As for your original post, the statement really isn't right in referring to "Microsoft" as "claiming" that the L950XL has liquid cooling. They made it. They assembled it. They designed it (whether in whole or in part). They know what's in it. What's left is for them to "declare" (not "claim") what's in it or what's not.

    Liquid cooling works essentially the same way how radiators work in cars, or why we use water (not cooking oil) to cook boiled egg. The vaporization temperature of the liquid (at a given pressure) is fixed, i.e. for water it's 100C at 1atm, while for oil it's around 250C (depending on the oil) - it regulates the temperature such that it is at a maximum nowhere near the flame/engine temperature (or in the case of the phone/PC the processor temperature). Using water keeps the egg at 100C, or the car radiator at relatively near 100C (since the pressure in the radiator increases, so does the max temperature though only slightly but still far from the combustion temperature of the fuel). In effect, by using a (proprietary) liquid with relatively similar thermodynamic characteristics, this chamber of liquid limits the temperature of the CPU by providing a cold sink for the heat to escape to, using the heat as energy to vaporize the liquid in the chamber instead of simply heating the CPU up. I guess the hype here was in choosing to title the video that way ("liquidless") to gain more views, the same way this thread has made it to the trending list.
    Last edited by gpobernardo; 02-10-2016 at 11:45 AM. Reason: Added last paragraph.
    02-10-2016 11:30 AM
  12. erzhik's Avatar
    Liquid cooling was a marketing gimmick for 950XL.
    02-10-2016 11:37 AM
  13. v535's Avatar
    There is no known substance (on earth) that can change from solid (powder), to liquid and then to gas within a temperature range of just 60 degrees Celsius (or Kelvin) - that from normal room temperature (25C) to the normal maximum temperature of mobile processors (85C) at normal pressure values. Phase changes require higher temperature differences (at constant pressure) and higher pressure differences (at constant temperature).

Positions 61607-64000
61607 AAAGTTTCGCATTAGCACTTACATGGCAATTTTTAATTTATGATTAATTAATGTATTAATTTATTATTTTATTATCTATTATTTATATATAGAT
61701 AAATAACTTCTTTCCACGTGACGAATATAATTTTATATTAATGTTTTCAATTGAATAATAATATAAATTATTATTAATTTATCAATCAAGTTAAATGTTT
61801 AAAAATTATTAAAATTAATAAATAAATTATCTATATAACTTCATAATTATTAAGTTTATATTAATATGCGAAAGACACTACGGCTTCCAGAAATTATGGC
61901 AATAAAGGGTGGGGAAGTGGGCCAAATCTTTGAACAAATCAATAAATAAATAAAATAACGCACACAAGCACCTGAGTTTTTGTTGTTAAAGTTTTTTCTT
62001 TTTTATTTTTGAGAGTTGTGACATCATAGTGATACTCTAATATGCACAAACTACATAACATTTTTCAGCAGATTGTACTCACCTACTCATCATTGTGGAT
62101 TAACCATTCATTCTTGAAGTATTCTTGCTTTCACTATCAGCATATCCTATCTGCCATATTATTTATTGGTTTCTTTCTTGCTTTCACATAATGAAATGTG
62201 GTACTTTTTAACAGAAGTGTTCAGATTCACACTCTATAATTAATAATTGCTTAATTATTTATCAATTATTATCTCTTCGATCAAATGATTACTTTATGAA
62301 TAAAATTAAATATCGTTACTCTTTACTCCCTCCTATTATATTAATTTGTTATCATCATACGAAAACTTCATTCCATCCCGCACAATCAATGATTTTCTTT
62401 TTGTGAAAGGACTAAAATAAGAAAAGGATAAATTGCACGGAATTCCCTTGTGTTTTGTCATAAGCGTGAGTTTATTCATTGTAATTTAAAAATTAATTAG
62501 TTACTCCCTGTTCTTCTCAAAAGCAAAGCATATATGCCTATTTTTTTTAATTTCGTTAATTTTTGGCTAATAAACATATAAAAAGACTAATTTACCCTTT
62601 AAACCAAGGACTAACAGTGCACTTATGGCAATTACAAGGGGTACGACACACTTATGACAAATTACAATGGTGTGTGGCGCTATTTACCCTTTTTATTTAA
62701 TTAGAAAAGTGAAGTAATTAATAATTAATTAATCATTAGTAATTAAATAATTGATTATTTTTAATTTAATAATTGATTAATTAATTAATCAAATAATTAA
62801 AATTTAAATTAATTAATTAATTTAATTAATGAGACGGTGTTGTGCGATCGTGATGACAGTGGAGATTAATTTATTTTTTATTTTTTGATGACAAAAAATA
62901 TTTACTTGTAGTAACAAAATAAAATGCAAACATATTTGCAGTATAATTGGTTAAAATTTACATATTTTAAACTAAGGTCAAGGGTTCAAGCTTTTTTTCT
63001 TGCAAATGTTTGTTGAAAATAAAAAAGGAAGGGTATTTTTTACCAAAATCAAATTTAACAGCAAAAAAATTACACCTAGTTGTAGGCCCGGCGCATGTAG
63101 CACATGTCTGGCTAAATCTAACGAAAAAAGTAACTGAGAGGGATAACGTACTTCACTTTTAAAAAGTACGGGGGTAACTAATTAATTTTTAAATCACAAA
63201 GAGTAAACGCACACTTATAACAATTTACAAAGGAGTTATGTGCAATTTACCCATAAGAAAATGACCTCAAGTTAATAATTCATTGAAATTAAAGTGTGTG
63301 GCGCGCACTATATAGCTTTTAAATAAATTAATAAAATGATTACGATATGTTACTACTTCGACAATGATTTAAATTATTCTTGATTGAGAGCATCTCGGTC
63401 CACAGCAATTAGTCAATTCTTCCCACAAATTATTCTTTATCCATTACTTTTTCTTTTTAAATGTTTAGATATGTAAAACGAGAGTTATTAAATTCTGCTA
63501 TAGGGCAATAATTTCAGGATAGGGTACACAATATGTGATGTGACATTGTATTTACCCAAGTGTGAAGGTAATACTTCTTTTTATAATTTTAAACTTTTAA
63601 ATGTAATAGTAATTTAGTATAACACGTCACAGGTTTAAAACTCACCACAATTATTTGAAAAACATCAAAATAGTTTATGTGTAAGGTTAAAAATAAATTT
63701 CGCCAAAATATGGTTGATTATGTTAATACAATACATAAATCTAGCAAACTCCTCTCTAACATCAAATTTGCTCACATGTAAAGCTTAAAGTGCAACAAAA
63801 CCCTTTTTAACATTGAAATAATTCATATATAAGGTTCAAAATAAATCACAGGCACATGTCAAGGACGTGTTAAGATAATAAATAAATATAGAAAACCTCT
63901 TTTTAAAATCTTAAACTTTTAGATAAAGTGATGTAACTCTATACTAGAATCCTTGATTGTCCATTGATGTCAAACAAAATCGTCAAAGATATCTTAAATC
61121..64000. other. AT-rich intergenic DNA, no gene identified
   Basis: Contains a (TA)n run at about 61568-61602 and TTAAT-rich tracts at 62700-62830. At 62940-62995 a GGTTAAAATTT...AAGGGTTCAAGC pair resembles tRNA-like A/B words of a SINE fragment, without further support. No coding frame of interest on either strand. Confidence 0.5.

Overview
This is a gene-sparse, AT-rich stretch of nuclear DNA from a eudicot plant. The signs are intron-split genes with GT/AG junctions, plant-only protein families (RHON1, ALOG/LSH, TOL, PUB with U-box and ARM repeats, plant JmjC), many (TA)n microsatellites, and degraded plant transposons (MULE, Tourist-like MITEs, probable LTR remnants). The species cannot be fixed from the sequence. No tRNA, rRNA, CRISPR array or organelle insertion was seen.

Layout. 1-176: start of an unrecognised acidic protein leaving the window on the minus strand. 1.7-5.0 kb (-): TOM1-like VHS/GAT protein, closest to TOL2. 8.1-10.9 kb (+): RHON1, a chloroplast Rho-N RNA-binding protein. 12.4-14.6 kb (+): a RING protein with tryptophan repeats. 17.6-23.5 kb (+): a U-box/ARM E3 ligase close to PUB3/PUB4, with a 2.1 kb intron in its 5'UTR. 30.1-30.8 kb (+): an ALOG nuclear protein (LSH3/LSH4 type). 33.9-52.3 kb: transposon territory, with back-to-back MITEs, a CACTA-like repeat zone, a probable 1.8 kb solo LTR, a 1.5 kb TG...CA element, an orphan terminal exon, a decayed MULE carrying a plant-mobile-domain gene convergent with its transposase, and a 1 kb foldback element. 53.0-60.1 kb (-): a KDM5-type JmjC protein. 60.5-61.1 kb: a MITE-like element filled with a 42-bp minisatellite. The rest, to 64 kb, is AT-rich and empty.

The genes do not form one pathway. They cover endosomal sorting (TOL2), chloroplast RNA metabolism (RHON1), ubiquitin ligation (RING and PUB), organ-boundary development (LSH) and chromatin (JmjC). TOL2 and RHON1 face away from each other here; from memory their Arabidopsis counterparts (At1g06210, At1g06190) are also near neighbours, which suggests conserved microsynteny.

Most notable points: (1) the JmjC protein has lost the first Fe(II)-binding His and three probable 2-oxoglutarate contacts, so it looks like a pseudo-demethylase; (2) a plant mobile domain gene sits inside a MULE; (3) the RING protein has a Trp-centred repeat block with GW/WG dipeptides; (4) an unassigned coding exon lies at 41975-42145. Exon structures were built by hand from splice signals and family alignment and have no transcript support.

As for your original post, the statement really isn't right in referring to "Microsoft" as "claiming" that the L950XL has liquid cooling. They made it. They assembled it. They designed it (whether in whole or in part). They know what's in it. What's left is for them to "declare" (not "claim") what's in it or what's not.

    Liquid cooling works essentially the same way how radiators work in cars, or why we use water (not cooking oil) to cook boiled egg. The vaporization temperature of the liquid (at a given pressure) is fixed, i.e. for water it's 100C at 1atm, while for oil it's around 250C (depending on the oil) - it regulates the temperature such that it is at a maximum nowhere near the flame/engine temperature (or in the case of the phone/PC the processor temperature). Using water keeps the egg at 100C, or the car radiator at relatively near 100C (since the pressure in the radiator increases, so does the max temperature though only slightly but still far from the combustion temperature of the fuel). In effect, by using a (proprietary) liquid with relatively similar thermodynamic characteristics, this chamber of liquid limits the temperature of the CPU by providing a cold sink for the heat to escape to, using the heat as energy to vaporize the liquid in the chamber instead of simply heating the CPU up.
    Could it be something like this? Here goes: As CPU load increase, heat generated are vented out(depends on phone design, though), in the same state, cold air gets pulled/sucked in, due to a lower pressure and lesser surface area and device gets cooled down quickly. A process similar to how liquid coolers whether AIO or using custom distilled water for cooling the cpu.
    telomoyo likes this.
    02-10-2016 12:15 PM
  14. Allen Rhodes's Avatar
    And then suddenly...... Everyone is a scientist!
    02-10-2016 12:44 PM
  15. Cosmyc's Avatar
    What's certain it's that it works.
    02-10-2016 01:06 PM
  16. Krystianpants's Avatar
    it's not real liquid cooling. It's a real vapor chamber though. And there's this paste and locked in vapor in it that helps with the cooling.